(Bloomberg) -- The activist investor pushing for board seats at Masimo Corp. has filed a lawsuit to reverse what it called a series of “draconian” measures adopted by the medical device company.

Politan Capital Management, which owns an 8.9% stake in Masimo, contends those measures are a deterrent to nominating directors and could more broadly chill shareholder activism if others follow suit. Politan is asking a Delaware Chancery Court judge to throw out amendments to Masimo’s bylaws adopted last month, along with some change-of-control provisions.

If left in place, those provisions would award Masimo Chairman and Chief Executive Officer Joe Kiani “hundreds of millions of dollars” if only two of the company’s five directors are replaced, according to Politan. Two Masimo directors are up for re-election at this year’s annual general meeting. 

“If the bylaw amendments are allowed to stand, the adverse effects on stockholders’ franchise will be felt far beyond Masimo,” Politan said in the filing Friday. The firm said scores of underperforming companies would rush to adopt similar tactics to deter other activists or investors from nominating directors.

“We believe this lawsuit is being initiated simply because the Masimo board did not capitulate to Politan’s demands for board representation, including its demand for a board seat for Politan’s founder, Quentin Koffey, who has never served on a corporate board and has no relevant experience,” the company said in a statement. 

It said the board continues to work in the best interest of shareholders, and that the measures were implemented after “thoughtful consideration.” 

“They were designed to improve transparency to ensure that stockholders receive information relevant to an informed vote. We reject the premise that an activist hedge fund attacking a public company should be allowed to hide its web of financial entanglements and significant financial backers,” it added. 


The measures adopted by Masimo are the latest iteration of the cat-and-mouse tactics deployed by activists and the defense advisers hired by the companies they target. It follows a regulatory change in September providing for a so-called universal proxy card, which allows stockholders to pick and choose from the directors nominated by management or an activist, rather than vote for one entire slate or the other.

The universal proxy card was meant to make nominating directors easier and less expensive for shareholders, said Larry Cunningham, a professor of corporate governance at George Washington University Law School. He said the measures adopted by Masimo in response were some of the most “extreme” he’s seen. 

Masimo requires shareholders nominating directors to disclose some of the investors in their own funds. Its bylaws also now require dissidents to disclose their investors’ holdings in other companies and even those of their family members. Politan argues that some investors “would be unwilling, unable or contractually prohibited from disclosing” that information.

The company’s requirements, if left in place, would have a chilling effect on activism because many of the agreements between those investors and their limited partners are subject to confidentiality agreements, Cunningham said.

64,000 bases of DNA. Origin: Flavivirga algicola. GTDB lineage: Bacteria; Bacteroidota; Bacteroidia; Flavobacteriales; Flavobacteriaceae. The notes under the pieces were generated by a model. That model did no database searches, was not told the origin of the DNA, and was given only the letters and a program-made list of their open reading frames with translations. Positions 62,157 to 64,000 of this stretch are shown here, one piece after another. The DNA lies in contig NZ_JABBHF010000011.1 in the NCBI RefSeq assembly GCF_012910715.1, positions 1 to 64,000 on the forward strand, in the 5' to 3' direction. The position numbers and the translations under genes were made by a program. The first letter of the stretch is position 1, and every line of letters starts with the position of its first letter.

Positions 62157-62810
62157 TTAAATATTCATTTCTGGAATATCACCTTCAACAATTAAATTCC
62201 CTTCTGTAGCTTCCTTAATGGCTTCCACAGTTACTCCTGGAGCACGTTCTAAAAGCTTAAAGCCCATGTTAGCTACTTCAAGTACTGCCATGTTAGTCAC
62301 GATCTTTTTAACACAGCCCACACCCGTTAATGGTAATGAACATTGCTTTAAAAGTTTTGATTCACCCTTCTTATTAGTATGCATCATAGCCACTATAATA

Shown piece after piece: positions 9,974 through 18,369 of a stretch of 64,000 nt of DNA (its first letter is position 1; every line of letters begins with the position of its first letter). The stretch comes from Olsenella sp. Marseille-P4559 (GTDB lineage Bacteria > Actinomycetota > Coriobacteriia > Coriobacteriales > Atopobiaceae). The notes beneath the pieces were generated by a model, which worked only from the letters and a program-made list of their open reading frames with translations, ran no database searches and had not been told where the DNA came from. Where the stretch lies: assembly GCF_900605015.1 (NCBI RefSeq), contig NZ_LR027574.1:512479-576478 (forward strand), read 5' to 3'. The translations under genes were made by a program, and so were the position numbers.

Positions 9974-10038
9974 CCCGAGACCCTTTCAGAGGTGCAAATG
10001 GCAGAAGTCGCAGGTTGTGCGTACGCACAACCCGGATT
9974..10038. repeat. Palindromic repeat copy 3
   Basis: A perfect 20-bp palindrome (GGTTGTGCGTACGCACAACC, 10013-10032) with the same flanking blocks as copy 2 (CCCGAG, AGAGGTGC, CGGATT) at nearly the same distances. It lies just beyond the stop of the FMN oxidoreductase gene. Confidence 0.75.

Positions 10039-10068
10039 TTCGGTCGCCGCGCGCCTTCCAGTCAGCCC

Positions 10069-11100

“This would be a show-stopper in lots of cases, and I think they know that,” Cunningham said in an interview. “There’s a very good chance that the Delaware courts would reject this as an invalid exercise of corporate power.” 

Politan said in its filing that managing partner Koffey met with Kiani in September and expressed interest in board representation. The following week, Masimo imposed the new rules.

“We are taking this legal action because Masimo has left us no other option for preserving our rights as stockholders,” Koffey said in a statement. “Federal securities laws already include extensive proxy disclosure rules that cover any legitimate concerns around appropriate disclosure. Masimo’s bylaws eliminate stockholders’ ability to nominate directors and restrict stockholder voting to only those candidates selected by the incumbents.”

Dissidents such as Politan are now required to reveal other Masimo investors they have spoken with and who support their push for change. They must also disclose any other companies in which they have nominated directors in the past 36 months, as well as plan to do so, in the coming year.

“Is this a thinly veiled attempt to stop activism?” asked Michael Klaunser, a Stanford Law School professor. “No. It’s not veiled at all; it’s utterly clear.” 

Klaunser called such rules counterproductive.

“A lot of activism is done on a confidential basis, resulting in compromise, and resulting in pro-shareholder changes in strategy and tactics,” he said. “A strength for an activist could be getting these things done without public disclosure.”

Politan contends Masimo’s measures follow years of governance failures, including several failed say-on-pay votes, sizable withholding of votes for directors and a staggered board, along with a misguided acquisition of Sound United LLC that erased more than $5 billion in market value from the company.

Koffey, a former executive at Elliott Investment Management and Senator Investment Group, founded Politan in 2021. Last year, the investment firm ran a successful campaign at Centene Corp., which resulted in five new directors being added to the board and its CEO retiring. 

(Updates with company comment in paragraph five, investor comment in paragraph 15)

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